Are you thinking about giving up on language learning? I have given up on some languages. I have started studying many languages and stopped learning them for different reasons. It was usually timing and lack of motivation. It’s probably no surprise, but so you know, it’s the most normal thing. Sometimes the break is indefinite, other times it’s just a language you always come back to and cannot leave aside for a long time.
Recently, I started learning Korean. And as I am writing this, the idea of giving up on it has crossed my mind more than once. Although, I doubt that it will actually happen because I found a way to stick to it and hold myself accountable for learning it. I created a study group with other classmates, so in our WhatsApp group, we share cultural stuff and also do some catharsis. There we can share our experiences, joy, and frustration with the language. This was the first time that I learned a language in group lessons completely online. I believe there are many factors that influence our decisions on whether or not to stop studying a language: some are external and others are internal.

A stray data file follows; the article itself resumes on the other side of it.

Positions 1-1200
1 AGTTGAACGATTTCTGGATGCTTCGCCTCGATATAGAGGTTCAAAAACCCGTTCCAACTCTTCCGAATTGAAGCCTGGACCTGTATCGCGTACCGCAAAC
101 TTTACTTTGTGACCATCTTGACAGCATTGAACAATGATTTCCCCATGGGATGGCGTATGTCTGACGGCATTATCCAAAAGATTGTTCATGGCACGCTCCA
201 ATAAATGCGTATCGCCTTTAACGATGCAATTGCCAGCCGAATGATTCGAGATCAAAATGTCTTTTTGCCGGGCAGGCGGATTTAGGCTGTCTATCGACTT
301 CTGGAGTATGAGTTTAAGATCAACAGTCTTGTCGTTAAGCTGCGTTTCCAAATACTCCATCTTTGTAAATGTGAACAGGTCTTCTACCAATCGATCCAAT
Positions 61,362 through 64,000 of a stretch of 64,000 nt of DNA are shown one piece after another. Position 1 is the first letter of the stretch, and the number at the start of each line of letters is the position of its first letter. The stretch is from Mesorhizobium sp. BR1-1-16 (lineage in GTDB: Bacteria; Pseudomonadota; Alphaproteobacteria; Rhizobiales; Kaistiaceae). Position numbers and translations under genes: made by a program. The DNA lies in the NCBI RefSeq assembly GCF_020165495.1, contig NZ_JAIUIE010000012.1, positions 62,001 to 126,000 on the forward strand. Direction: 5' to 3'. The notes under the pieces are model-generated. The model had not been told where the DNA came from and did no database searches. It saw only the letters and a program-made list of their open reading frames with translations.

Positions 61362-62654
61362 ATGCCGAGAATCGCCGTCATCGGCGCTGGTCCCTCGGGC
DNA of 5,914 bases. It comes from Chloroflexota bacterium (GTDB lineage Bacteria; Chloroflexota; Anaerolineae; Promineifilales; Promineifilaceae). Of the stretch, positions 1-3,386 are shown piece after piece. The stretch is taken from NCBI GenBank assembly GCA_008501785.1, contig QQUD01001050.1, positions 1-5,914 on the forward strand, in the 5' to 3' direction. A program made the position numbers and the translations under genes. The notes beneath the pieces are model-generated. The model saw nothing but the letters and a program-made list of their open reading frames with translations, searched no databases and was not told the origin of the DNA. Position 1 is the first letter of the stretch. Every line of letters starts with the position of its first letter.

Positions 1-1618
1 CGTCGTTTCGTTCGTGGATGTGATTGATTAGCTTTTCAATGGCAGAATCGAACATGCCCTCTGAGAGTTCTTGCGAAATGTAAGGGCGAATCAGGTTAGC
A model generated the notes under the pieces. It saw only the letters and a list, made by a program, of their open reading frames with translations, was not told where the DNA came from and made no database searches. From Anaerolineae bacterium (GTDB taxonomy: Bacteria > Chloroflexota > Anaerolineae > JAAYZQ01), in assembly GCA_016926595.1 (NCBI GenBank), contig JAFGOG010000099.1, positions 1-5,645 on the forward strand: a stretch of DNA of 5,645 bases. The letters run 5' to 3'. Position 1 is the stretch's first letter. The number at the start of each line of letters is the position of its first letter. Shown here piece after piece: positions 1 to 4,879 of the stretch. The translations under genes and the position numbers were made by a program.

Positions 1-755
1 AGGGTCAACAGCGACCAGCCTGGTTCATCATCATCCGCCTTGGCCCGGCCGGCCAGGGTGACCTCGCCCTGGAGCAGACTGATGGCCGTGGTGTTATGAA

As for the external factors, we have other commitments, many other priorities, and maybe haven’t found a moment to devote to the language. Also, job responsibilities and projects can become a hurdle to our language learning goals. Usually, this makes us either double down and make it a priority or stop for a while and then come back because it’s simply bad timing.
Regarding the internal factors, we can name lack of motivation, boredom, other personal problems, and having too high expectations in our learning journey. All of this is understandable and sometimes it’s that we haven’t connected with the culture from which the language derives. Once we start releasing dopamine (“feel happy hormones”) when hearing or reading or speaking the language, giving up on it will become almost impossible.
Learning a new language is more than a hobby; it’s a lifestyle. In order to acquire the language, you need to engage with its culture, with its people because language is just a fraction of the culture. When we learn a language, we need to watch series, movies, listen to music and podcasts and books, and read, and talk in that language. This means that if you consume anything in the language you are not really giving up on it, you are just accessing it from a different angle.
In my case, I realized I needed more human connection to learn the language and this study group is helping me a lot. When the external factors come on the way, they share homework with me and we practice together.